Adding an element in Linked List
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Thread: Adding an element in Linked List

  1. #1
    Join Date
    Jun 2009
    Location
    Somewhere in Asia
    Posts
    36

    Unhappy Adding an element in Linked List

    Hello to all..

    I'm having a little problem with my program about linked list...when adding an element at the end of the list for a second time, a window that says that the visual c++ 6.0 had an error and needs to be close..i already thought lots of other ways to solve the problem but it just keeps happening again and again..

    i'll be posting the code here:

    Code:
     
    
    void FunctionAddData(int newData)
    {
    
    		node *currentPointer = NULL;
    		node *last = NULL;
    
    		currentPointer = root;
    
    		node *tempNode = new node;
    
    		cout<<"Enter a number: ";
    		cin>>tempNode -> data;
    
    		tempNode -> next = NULL;
    		
    		if(tempNode == NULL)
    			return;
    		else
    		{
    			tempNode -> next = NULL;
    
    			if(root == NULL)
    			{
    
    				root = tempNode;
    				last = tempNode;
    			}
    			else
    			{
    				last -> next = tempNode;
    				last = tempNode;
    			}
    		}
    
    	main();
    
    	return;
    }

  2. #2
    GCDEF is offline Elite Member Power Poster
    Join Date
    Nov 2003
    Posts
    12,053

    Re: Adding an element in Linked List

    It's generally helpful to tell us what the error is and what line it occurred on.

    I see you're calling main directly which is something you should never do. I'm not ever sure why you'd want to in a function that adds a node to a list.

  3. #3
    Join Date
    Jan 2004
    Location
    Düsseldorf, Germany
    Posts
    2,401

    Re: Adding an element in Linked List

    Quote Originally Posted by gamer1127 View Post
    Code:
     
    		node *last = NULL;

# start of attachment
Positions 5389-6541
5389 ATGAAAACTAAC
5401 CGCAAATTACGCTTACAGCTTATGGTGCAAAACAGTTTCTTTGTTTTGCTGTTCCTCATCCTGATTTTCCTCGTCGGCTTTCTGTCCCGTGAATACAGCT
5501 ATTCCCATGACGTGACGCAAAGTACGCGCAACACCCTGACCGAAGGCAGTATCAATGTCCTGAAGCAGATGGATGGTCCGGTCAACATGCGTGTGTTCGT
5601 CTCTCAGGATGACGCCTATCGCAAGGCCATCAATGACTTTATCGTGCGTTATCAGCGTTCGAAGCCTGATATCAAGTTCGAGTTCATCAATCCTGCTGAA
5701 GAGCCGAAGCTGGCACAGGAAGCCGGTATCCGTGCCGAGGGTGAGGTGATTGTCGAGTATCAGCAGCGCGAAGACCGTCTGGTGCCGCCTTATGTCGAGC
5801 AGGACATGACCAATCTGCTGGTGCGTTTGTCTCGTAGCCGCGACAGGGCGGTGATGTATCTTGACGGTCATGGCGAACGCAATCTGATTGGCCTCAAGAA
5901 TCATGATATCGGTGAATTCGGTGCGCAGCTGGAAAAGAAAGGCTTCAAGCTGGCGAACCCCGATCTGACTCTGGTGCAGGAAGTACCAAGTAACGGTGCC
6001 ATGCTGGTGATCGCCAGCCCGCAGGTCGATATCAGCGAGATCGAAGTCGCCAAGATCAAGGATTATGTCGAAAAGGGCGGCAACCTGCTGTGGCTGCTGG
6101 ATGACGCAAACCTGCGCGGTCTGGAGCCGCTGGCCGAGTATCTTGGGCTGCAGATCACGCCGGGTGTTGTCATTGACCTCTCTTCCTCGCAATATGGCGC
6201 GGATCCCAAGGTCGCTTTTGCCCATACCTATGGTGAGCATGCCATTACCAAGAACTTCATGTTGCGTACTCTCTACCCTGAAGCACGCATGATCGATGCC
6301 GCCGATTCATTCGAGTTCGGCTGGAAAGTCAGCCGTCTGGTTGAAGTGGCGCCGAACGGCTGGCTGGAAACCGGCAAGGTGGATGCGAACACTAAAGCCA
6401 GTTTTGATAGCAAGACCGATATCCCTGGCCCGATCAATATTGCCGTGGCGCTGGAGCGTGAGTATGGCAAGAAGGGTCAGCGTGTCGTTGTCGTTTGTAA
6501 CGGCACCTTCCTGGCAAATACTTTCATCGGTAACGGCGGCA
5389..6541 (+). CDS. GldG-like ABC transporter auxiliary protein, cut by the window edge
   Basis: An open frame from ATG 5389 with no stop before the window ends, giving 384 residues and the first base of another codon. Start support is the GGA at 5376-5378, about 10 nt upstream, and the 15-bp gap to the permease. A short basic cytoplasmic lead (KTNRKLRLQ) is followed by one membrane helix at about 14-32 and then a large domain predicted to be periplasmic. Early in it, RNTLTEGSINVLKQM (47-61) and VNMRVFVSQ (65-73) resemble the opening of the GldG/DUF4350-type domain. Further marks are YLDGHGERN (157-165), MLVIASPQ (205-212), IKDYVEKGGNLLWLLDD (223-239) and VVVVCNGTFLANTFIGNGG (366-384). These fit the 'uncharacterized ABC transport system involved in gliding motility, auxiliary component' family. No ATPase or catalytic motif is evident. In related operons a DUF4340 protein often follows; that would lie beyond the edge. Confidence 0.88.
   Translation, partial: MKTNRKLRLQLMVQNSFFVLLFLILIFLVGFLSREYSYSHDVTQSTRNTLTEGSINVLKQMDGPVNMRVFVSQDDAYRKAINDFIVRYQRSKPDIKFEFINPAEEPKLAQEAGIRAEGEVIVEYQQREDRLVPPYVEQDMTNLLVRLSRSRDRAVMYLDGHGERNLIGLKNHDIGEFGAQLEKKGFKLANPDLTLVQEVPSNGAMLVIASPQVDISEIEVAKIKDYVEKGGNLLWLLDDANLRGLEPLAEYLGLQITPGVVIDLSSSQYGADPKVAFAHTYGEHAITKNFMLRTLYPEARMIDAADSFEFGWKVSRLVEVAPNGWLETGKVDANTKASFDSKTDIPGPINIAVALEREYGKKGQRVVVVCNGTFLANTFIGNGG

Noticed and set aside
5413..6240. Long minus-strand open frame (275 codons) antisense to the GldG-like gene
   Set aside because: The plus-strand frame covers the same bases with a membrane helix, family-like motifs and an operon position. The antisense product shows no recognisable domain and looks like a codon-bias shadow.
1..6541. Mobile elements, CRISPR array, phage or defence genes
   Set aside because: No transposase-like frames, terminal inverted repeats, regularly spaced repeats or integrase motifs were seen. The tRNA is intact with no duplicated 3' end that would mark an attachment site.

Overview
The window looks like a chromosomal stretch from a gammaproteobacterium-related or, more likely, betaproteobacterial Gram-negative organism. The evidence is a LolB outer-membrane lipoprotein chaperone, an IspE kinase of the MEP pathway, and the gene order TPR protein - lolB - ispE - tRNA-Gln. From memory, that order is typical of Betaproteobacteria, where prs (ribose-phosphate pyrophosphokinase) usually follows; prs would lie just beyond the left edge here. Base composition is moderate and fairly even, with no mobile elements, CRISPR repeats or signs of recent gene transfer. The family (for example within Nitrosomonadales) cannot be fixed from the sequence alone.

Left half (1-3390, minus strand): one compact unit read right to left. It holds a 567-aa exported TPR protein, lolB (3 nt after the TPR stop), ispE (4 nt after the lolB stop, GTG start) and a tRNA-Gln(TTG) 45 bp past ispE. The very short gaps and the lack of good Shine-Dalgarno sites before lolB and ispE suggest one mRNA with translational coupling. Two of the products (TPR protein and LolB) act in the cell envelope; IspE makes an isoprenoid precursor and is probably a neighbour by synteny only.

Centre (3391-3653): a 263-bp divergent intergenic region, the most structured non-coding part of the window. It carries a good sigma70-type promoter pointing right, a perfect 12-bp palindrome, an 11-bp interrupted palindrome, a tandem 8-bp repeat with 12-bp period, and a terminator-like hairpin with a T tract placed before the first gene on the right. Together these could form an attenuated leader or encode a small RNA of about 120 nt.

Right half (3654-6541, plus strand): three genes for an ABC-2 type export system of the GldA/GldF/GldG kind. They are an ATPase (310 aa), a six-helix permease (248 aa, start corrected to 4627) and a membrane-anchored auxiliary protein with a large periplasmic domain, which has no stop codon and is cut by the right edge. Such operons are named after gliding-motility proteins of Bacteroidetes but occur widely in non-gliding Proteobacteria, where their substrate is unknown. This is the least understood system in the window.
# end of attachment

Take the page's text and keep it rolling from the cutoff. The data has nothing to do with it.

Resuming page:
// ...
    		if(root == NULL)
    		{
    			root = tempNode;
    			last = tempNode;
    		}
    		else
    		{
    			last -> next = tempNode;
    			last = tempNode;
    		}
    As last is NULL (you are never setting it to anything else), accessing last->next will crash your program.
    More computing sins are committed in the name of efficiency (without necessarily achieving it) than for any other single reason - including blind stupidity. --W.A.Wulf

    Premature optimization is the root of all evil --Donald E. Knuth


    Please read Information on posting before posting, especially the info on using [code] tags.

  4. #4
    Join Date
    Jul 2002
    Location
    Portsmouth. United Kingdom
    Posts
    2,699

    Re: Adding an element in Linked List

    Code:
    void FunctionAddData(int newData) // 'newData' is not used.
    {
    
            node *currentPointer = NULL;
            node *last = NULL;
    
            currentPointer = root;
    
            node *tempNode = new node;
    
            cout<<"Enter a number: ";
            cin>>tempNode -> data;
    
            tempNode -> next = NULL;
            
            if(tempNode == NULL) // If this was true then the previous two lines would have been 'undefined behaviour' (or crash)
                return;
            else
            {
                tempNode -> next = NULL; // You did that a few lines ago!
    
                if(root == NULL)
                {
    
                    root = tempNode; // I assume 'root' is some global
                    last = tempNode; // This is pointless as 'last' has only function scope and will 'disappear' on return.
                }
                else
                {
                    last -> next = tempNode; // 'last' has no value set here.
                    last = tempNode;
                }
            }
    
        main(); // 'main' should not be called.
    
        return;
    }
    What you should be doing is looping through the 'next' pointers starting at 'root' trying to find the last in the list and then adding your new node to this.

    Assuming C++, if this function were part of a link list class then the 'root' and 'last' nodes could be stored as private member variables.
    "It doesn't matter how beautiful your theory is, it doesn't matter how smart you are. If it doesn't agree with experiment, it's wrong."
    Richard P. Feynman

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